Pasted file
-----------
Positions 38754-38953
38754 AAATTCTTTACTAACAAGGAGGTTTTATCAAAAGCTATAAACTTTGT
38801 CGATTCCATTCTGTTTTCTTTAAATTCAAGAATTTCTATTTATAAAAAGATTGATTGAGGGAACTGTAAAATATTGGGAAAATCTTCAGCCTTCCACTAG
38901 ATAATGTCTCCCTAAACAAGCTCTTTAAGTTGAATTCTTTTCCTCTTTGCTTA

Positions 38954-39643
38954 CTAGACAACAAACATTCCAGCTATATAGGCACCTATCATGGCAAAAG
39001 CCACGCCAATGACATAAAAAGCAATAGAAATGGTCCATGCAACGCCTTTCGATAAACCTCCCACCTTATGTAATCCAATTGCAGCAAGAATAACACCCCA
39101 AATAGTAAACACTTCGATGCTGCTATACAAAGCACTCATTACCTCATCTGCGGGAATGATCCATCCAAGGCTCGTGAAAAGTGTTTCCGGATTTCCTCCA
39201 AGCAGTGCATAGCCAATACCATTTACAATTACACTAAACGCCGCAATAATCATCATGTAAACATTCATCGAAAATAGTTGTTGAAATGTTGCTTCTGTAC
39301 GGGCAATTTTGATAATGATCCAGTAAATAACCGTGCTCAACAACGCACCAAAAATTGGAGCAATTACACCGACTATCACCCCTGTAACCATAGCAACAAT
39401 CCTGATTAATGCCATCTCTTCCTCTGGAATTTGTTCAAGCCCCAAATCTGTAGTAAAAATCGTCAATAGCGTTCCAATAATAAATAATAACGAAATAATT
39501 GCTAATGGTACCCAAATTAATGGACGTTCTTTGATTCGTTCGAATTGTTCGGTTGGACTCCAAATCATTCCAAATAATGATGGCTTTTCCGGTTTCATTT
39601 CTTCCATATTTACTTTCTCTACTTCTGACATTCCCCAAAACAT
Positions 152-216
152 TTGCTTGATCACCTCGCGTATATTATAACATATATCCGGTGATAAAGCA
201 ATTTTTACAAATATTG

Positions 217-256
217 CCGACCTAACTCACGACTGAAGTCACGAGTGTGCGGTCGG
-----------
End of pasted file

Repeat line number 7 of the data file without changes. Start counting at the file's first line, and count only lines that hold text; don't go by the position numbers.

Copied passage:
39001 CCACGCCAATGACATAAAAAGCAATAGAAATGGTCCATGCAACGCCTTTCGATAAACCTCCCACCTTATGTAATCCAATTGCAGCAAGAATAACACCCCA